In a Properly Built Circular Economy, One Should Rather Focus on Avoiding The Recycling Stage at All Costs. It May Sound Straightforward, but Preventing Waste from Being Created in The First Place Is The Only Realistic Strategy.

(World Economic Forum, 2019)

What is THE PROBLEM with our current system?

When people think of ‘classic solutions’ to waste management, the first thing that comes to mind is often recycling. Indeed, since the 1980s recycling or repurposing of waste has been at the forefront of campaigns against waste and pollution, and remains the area where most efforts are placed. Such methods are referred to as “downstream solutions”, which are implemented to deal with the amount of waste and pollution that has already been released into the environment.

Downstream solutions are necessary to solve the immediate symptoms of the problem, however, they do not solve the problem itself. At the speed in which waste is currently being produced, it would be impossible to recycle or reuse our way away from waste.

To put simply, downstream efforts alone are insufficient. We need to look at the whole system and beyond the immediate concerns to simultaneously solve the root cause.

We need to look UPSTREAM.

Healing a BROKEN SYSTEM with an Upstream Approach

Upstream innovation is about treating more than just the symptoms of a broken economic model. Upstream innovation addresses waste and pollution at its source: Flawed Design.

Through innovation in product/process design, upstream solutions aim to create a closed-loop system of materials where waste is never produced to begin with. That way, we can stop the flow of waste into the environment and make downstream efforts more impactful.
Combining Downstream and Upstream solutions will help the world recover from the devastating consequences of waste and pollution.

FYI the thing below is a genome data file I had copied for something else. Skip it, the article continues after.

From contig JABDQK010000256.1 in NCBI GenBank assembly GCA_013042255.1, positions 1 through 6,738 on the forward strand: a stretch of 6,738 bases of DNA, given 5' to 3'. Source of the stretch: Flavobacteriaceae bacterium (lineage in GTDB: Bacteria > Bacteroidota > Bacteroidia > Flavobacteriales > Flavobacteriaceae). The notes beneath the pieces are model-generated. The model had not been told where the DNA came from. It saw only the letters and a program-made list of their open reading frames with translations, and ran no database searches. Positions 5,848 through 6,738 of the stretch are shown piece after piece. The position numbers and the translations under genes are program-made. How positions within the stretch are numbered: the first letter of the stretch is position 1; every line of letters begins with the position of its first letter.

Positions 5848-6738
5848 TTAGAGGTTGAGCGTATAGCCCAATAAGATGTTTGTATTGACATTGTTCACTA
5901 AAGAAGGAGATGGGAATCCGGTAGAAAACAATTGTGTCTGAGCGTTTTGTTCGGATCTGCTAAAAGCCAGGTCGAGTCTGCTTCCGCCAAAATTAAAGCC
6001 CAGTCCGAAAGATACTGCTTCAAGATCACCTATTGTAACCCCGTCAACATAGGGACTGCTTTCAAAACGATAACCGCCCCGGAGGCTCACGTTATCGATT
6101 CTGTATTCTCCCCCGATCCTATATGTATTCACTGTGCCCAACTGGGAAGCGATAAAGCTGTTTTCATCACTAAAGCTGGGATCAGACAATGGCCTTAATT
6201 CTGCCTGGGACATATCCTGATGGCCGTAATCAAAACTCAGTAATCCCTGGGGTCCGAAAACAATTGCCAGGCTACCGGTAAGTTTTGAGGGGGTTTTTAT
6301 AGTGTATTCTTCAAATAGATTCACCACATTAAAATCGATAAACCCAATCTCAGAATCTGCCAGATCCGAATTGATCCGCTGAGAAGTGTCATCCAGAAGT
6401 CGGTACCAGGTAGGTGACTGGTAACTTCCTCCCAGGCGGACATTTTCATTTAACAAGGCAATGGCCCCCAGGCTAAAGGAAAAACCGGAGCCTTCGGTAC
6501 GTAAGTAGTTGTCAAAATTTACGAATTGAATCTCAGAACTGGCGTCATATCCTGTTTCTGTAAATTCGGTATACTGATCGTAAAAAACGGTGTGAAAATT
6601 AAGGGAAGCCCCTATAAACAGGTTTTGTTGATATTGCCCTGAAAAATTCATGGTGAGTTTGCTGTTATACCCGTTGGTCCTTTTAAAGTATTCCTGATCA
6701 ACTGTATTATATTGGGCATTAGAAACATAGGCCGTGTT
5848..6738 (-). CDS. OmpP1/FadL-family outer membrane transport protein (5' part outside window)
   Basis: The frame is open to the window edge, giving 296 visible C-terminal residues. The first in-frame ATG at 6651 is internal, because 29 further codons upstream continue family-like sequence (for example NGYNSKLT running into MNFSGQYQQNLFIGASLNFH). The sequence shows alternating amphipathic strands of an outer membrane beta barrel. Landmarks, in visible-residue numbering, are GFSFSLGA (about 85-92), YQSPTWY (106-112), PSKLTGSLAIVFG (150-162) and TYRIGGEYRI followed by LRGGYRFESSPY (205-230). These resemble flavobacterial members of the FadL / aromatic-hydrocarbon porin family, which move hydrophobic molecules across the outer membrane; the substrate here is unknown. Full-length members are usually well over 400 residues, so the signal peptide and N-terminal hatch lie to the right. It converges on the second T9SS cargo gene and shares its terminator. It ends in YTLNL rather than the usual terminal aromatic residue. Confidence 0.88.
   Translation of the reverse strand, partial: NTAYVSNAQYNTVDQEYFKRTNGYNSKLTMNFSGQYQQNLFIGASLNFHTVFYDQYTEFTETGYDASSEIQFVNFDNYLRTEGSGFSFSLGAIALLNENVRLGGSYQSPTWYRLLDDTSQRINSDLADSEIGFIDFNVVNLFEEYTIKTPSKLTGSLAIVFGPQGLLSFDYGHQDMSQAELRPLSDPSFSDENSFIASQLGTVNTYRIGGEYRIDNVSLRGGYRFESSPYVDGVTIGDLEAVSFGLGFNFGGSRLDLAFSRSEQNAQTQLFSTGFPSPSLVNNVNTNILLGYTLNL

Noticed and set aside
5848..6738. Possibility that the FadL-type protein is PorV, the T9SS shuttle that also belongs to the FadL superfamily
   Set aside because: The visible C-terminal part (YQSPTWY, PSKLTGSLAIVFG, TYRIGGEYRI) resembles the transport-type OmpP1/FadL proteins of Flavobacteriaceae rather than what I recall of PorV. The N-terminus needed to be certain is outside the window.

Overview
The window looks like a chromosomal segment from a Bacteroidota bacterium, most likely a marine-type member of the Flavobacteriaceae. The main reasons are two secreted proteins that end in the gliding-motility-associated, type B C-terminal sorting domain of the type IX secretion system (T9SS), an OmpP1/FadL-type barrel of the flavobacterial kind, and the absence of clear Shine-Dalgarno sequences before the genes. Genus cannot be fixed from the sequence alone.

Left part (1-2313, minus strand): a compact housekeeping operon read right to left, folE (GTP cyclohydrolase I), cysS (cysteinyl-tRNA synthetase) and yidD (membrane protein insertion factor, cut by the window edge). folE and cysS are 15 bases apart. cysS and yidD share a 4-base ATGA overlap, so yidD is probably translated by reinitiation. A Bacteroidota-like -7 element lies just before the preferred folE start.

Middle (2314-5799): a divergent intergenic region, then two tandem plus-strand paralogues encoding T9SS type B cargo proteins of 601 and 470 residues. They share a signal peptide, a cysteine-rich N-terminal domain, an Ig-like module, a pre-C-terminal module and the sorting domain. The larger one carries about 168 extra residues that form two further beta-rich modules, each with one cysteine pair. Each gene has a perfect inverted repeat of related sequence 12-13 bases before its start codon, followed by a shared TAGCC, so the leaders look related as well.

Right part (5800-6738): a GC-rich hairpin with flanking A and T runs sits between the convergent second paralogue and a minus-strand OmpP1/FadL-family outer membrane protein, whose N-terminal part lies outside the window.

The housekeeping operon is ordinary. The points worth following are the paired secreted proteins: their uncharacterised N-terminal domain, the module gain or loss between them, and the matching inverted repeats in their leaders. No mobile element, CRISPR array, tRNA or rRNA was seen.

Re-designing & Accelerating Upstream innovations

Innovative upstream solutions require more support from all types of stakeholders. If we were to apply all downstream and upstream solutions currently available simultaneously, in 20 years, we would only achieve an 80 per cent reduction in the flow of plastic into the ocean.

Technological advances, new business models, significant spending, and, most crucially, accelerating upstream innovation are needed to get us there. And they are needed fast.

By supporting entrepreneurial and innovative ideas within the upstream field, we will be able to unlock new value and bridge the gap to zero waste.

ICM’s work within Upstream Innovation

Circular innovation within the upstream field requires different implementation priorities in different geographical settings and for different industry sectors. High-income countries have to decrease overall plastic consumption and improve the design of the system; while middle-/low-income countries must simultaneously prioritize maximizing reduction and substitution, and investing in sorting and recycling infrastructure.
The ICM Falk Foundation works primarily within a middle/low-income country context where we will focus on supporting reduction and substitution solutions. We aim to enhance the positive impacts of upstream innovation, in concert with ongoing downstream solutions in our targeted sectors, namely: Consumer Packaged Goods, Fashion, and Food Systems.

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